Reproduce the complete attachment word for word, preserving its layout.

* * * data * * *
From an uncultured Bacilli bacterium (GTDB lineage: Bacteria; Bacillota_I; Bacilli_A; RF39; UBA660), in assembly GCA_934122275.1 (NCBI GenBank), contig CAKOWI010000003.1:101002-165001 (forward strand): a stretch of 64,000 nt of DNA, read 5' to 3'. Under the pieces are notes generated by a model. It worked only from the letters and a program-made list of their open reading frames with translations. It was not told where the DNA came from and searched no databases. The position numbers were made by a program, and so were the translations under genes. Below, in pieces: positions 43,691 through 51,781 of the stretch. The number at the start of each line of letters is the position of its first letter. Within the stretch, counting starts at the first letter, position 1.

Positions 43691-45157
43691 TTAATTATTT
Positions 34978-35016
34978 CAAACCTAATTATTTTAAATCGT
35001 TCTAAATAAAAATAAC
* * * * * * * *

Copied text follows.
From an uncultured Bacilli bacterium (GTDB lineage: Bacteria; Bacillota_I; Bacilli_A; RF39; UBA660), in assembly GCA_934122275.1 (NCBI GenBank), contig CAKOWI010000003.1:101002-165001 (forward strand): a stretch of 64,000 nt of DNA, read 5' to 3'. Under the pieces are notes generated by a model. It worked only from the letters and a program-made list of their open reading frames with translations. It was not told where the DNA came from and searched no databases. The position numbers were made by a program, and so were the translations under genes. Below, in pieces: positions 43,691 through 51,781 of the stretch. The number at the start of each line of letters is the position of its first letter. Within the stretch, counting starts at the first letter, position 1.

Positions 43691-45157
43691 TTAATTATTT
Positions 34978-35016
34978 CAAACCTAATTATTTTAAATCGT
35001 TCTAAATAAAAATAAC